Motion on the Organ-Harvesting Case is Recommended in Council of Europe

The second session of the Council of Europe in 2006 was held in Strasbourg from April 10th to 13th. 11 representatives of the COE raised a motion recommendation to ask for a hearing on the case which was recently exposed to the public regarding the CCP crimes of organ-harvesting from live Falun Gong practitioners, and also demand that the Chinese government open all labour camps to international delegations to conduct independent investigations.

This motion for a recommendation entitled “Need for a public hearing on organ harvesting in China” and the working document ID is #10904.

Lately many reports about organ harvesting in communist China have been reaching Europe. It was mentioned in the motion that, according to a Reuter’s report, the United Nations’ torture investigator said that thousands of Falun Gong followers were being held in a Chinese concentration camp, and some had been killed.

It also included the following three requests:

To allow the United Nations and other rights organisations to conduct independent investigations of all its labour camps and other detention facilities where prisoners of conscience are held.

To allow international rights organisations to immediately investigate the conditions of all Falun Gong practitioners and other dissidents held in all labour camps, jails and detention centres.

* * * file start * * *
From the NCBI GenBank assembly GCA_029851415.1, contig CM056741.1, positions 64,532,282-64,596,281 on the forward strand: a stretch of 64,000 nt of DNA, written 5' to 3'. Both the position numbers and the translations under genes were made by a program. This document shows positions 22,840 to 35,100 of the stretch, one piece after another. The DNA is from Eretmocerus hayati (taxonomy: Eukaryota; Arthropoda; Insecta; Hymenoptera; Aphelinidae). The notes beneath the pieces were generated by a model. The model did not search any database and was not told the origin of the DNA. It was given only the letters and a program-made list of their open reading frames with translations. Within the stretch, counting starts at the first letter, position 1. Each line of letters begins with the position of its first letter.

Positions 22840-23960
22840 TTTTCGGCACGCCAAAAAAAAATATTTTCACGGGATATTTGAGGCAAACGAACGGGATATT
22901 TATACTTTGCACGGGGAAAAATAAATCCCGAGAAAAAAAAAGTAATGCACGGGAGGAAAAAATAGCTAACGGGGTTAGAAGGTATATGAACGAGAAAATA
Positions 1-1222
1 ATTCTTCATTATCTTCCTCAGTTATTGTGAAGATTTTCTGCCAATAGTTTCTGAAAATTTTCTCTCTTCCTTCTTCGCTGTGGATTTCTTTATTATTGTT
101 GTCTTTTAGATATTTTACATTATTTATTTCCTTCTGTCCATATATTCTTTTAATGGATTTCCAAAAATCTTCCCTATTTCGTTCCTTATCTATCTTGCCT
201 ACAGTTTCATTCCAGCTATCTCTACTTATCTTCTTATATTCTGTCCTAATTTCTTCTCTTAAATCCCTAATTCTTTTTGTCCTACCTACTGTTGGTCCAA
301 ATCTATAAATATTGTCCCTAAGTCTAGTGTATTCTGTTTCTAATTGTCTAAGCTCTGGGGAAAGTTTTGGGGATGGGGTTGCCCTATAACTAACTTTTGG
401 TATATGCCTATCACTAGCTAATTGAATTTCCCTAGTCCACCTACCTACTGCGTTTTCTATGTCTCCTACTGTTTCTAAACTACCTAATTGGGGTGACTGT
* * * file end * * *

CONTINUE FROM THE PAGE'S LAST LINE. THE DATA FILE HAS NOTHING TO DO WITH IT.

To allow international organisations to investigate all non-voluntary or undocumented removals and sale of organs from the Chinese people.

It was said at the end of the motion that, “All these considerations show that there is a need for a public hearing on the organ harvesting in China.”

This motion was drafted by the Swedish Parliamentarian, Mr. Lindblad, and jointly signed by eleven parliamentarians from Germany, Switzerland, Denmark, Estonia and Greece.


Note: Founded on May 5th 1949, the Council of Europe has forty six member countries and has its headquarters in Strasbourg, France. The COE aims to defend human rights, parliamentary democracy and the rule of law, to develop continent-wide agreements to standardise member countries’ social and legal practices, and to promote awareness of a European identity based on shared values and cutting across different cultures. The highest decision-making body is the Committee of Ministers, composed of the forty six Foreign ministers or their Strasbourg-based deputies (ambassadors/permanent representatives). The European Human Rights Court is a body under the Council of Europe.

Original motion for a recommendation:

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